As long as the market stayed relatively flat or rose, the sellers of such options earned a steady income from the premiums on the options. And because the market largely went up between 1982 and 1987, many investors earned tidy profits from selling naked puts and were lured by their brokers to think that such investments were largely risk-free.

"It was like an annuity--when the market always went up, those options never came into the money," the SEC's Einhorn said. Brokers kept writing these options for clients "because it was easy money."

But when the market collapsed, such options came "into the money," meaning that sellers had to buy index contracts at the far higher, pre-collapse prices. That resulted in gigantic losses for the sellers of the naked puts (and correspondingly big profits for the buyers).

And because such options were sold on margin--meaning that investors put down in cash as little as 10% of the options' value, borrowing the rest--their losses ran as much as 10 times what they had invested.

Dennis Coffey, a 50-year-old food-industry executive from Burlingame, Calif., claims that his broker told him he could lose no more than $10,000 from selling naked put options on the Standard & Poor's 500-stock index.

But in fact, he lost the entire $40,000 that he had in his brokerage account and owes another $40,000 that he says he doesn't have.

"It was a foreign language to me," Coffey said of his lack of understanding of options, noting that his broker did all the trading. "I just trusted this guy; I never questioned it."

Coffey now contends that his broker--who had been in the business only a year--also did not understand the risks and was not sophisticated enough to be trading options.

"I really believe the broker got in over his head. He had no idea of the downside risk," Coffey said, adding that his brokerage has acknowledged some responsibility and agreed to settle his case by forgoing some of the debt he owes them.

Some customers contend their brokers put them into options without their permission or authorization. A 48-year-old Los Angeles businesswoman claims that her broker engaged in a series of unauthorized options trades, in which she lost $10,000, even though she had never signed an agreement authorizing options trading or given her broker discretionary control over her account.

Margin Accounts Risky

Still others claim that their brokers falsified their account statements in order to justify putting them into options. Some firms, for example, won't allow unemployed customers to trade options. But a 45-year-old computer consultant from Orange, who asked not to be identified, claims that his broker put on his account statement that he was employed--even though he was unemployed at the time he opened the account. He claims that he lost his entire $425,000 in savings, $305,000 of that from trading naked put options. He claims his broker told him he was risking only $25,000 in the investments.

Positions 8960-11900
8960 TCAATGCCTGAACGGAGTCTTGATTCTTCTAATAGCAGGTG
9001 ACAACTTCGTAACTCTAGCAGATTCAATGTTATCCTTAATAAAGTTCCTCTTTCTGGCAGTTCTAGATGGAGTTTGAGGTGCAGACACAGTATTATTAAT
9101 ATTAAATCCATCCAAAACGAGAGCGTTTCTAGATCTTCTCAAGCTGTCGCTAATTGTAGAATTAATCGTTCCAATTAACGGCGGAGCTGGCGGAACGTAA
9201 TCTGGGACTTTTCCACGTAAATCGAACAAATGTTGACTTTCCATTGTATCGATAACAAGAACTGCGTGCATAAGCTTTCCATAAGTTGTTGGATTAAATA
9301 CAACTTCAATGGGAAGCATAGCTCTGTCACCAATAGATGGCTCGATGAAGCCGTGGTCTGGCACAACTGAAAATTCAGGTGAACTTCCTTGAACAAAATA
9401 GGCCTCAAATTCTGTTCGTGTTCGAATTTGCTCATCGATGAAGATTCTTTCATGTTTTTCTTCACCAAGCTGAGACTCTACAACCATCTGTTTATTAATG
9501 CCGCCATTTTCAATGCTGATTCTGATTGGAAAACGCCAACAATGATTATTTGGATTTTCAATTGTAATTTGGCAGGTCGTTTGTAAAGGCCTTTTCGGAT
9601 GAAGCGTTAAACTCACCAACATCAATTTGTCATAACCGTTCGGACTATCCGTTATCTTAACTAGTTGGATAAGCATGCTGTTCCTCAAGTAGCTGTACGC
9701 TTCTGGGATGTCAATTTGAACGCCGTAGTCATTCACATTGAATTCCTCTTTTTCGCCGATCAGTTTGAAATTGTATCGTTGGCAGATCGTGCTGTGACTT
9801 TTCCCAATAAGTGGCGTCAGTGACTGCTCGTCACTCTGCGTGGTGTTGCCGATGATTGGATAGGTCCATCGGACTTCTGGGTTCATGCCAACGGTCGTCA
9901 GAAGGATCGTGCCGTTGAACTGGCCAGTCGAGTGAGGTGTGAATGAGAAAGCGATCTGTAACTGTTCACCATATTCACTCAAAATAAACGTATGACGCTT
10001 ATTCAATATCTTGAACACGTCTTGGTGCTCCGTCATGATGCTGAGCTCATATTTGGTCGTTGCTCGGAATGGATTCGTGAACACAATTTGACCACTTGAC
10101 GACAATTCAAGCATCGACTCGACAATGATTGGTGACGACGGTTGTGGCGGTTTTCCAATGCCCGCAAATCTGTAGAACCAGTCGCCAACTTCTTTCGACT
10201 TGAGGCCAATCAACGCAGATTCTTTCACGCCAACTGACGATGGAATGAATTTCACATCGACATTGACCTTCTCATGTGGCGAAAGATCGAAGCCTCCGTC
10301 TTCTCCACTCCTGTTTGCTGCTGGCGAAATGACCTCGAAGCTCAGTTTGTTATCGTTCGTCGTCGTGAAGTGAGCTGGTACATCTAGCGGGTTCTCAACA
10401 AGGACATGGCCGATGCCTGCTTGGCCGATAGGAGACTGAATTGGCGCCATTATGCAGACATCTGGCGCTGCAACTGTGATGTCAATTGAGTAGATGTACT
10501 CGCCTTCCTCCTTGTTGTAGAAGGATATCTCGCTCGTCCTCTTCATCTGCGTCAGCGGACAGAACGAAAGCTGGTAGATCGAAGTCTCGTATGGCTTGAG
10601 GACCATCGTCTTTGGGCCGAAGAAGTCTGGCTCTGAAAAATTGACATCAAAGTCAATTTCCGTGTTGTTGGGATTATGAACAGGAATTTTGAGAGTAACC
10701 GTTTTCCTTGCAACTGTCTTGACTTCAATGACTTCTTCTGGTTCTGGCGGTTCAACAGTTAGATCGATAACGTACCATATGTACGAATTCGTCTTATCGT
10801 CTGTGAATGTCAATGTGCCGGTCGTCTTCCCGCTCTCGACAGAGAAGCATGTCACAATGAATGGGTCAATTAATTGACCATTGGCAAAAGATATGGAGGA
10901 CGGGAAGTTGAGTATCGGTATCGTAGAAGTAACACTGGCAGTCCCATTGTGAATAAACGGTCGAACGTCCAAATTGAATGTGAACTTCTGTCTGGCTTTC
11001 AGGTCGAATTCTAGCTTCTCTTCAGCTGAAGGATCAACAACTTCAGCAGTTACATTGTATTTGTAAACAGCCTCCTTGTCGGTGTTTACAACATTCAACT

The problems, although more serious in options, also involve investors in margin accounts. Experts contend that most investors, particularly elderly people investing their life savings, really have no business buying stocks on margin. (In a margin account for stocks, an investor is allowed to borrow up to 50% of the value of the stocks. Such leverage can double the investor's potential profit but also doubles the potential loss, so that an investor could lose twice his investment.)

Margin calls, in which investors are asked to put up more cash or stock to replenish the declining value of the collateral backing the margin loan, were a major cause of investor disputes.

Some investors claim that their brokerages didn't follow their own rules concerning margin calls. Brokers are required under federal regulations to issue margin calls when the equity in an investor's account falls to 25% of the value of the investment.

Frank W. Boyle, the retired businessman from Ormond Beach, Fla., claims that his broker should have issued a margin call or closed out his account in September, when he claims the equity in his account fell nearly to 10%. Instead, his broker told him to hang on because the market would go back up and he could recoup his losses.

Paying the Price

"They were hoping things would change," Boyle said. "They didn't want to close out my account because it generated very good commissions."

Instead, the market collapsed a month later and Boyle lost his $400,000 in life savings and now owes his broker at least another $160,000. "If they closed out my account when they should have, my losses would've been cut in half," he claims.

Brokerage firms also are paying the price for instances where customers cannot pay the money they owe from massive losses in options trading.

Charles Schwab & Co., the nation's largest discount brokerage, reported a $22-million loss in October, $15 million of it due to losses of a single client.

San Diego Securities, a small brokerage firm, was forced to sell its assets to a Los Angeles-based firm following losses from several customers lured into options trading by a single broker in its La Mesa office. The broker, Chik Hylton, had described the options as "safe and prudent," according to lawsuits filed by the disgruntled investors.